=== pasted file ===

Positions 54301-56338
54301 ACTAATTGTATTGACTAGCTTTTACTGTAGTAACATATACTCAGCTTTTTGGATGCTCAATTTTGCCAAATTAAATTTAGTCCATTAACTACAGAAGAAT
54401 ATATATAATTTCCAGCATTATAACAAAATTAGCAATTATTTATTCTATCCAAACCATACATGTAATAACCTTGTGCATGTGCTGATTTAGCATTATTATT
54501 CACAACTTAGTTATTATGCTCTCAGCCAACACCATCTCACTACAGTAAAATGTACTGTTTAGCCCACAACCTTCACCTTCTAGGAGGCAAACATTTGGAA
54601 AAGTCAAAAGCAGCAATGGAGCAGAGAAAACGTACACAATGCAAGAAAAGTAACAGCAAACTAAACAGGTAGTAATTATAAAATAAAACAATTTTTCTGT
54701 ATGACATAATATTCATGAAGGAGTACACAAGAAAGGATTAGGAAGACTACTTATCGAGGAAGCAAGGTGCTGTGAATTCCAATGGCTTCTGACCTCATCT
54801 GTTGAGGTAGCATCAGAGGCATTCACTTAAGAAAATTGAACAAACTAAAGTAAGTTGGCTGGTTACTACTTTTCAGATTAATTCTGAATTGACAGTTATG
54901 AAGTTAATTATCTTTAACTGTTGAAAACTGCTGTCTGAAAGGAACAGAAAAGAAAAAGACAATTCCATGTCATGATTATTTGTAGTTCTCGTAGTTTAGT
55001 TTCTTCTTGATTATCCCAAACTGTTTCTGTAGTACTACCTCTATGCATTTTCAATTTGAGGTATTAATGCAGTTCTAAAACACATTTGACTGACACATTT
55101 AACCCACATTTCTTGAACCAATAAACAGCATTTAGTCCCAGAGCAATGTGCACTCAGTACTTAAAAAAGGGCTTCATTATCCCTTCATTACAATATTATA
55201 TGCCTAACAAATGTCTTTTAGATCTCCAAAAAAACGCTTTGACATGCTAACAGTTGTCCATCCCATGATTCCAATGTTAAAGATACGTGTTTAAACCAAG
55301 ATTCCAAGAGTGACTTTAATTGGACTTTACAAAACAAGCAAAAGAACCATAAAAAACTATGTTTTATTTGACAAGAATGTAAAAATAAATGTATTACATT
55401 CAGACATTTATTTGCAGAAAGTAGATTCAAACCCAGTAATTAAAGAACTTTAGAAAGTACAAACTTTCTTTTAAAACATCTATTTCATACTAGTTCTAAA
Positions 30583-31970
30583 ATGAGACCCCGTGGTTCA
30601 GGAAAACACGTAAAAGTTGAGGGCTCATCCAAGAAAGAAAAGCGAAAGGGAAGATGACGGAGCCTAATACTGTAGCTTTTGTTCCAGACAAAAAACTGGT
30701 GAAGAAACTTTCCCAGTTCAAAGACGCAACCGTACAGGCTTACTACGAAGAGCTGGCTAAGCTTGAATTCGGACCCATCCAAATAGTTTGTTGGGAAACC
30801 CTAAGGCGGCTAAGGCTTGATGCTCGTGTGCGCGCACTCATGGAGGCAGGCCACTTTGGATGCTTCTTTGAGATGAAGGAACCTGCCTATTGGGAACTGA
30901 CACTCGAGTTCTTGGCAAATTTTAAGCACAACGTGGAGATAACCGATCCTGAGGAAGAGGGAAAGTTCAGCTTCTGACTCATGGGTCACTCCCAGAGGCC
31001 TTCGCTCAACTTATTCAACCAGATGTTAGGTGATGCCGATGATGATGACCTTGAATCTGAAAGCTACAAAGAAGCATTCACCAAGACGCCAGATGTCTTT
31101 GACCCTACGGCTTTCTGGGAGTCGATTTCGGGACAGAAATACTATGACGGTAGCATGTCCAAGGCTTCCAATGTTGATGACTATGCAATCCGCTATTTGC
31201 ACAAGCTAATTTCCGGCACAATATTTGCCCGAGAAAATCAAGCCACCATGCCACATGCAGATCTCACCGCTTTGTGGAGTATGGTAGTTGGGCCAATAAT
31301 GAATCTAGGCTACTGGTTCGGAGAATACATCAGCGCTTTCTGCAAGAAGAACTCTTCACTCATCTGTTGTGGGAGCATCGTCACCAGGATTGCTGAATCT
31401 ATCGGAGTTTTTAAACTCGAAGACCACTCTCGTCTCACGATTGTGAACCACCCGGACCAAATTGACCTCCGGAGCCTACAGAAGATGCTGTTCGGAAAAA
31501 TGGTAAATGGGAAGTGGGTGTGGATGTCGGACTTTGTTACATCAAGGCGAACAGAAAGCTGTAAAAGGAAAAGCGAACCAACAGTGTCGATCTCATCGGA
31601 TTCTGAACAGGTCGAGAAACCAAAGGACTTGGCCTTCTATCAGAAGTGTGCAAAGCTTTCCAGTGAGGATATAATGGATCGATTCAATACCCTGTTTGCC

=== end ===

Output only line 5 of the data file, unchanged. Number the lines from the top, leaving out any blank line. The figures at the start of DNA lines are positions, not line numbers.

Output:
54601 AAGTCAAAAGCAGCAATGGAGCAGAGAAAACGTACACAATGCAAGAAAAGTAACAGCAAACTAAACAGGTAGTAATTATAAAATAAAACAATTTTTCTGT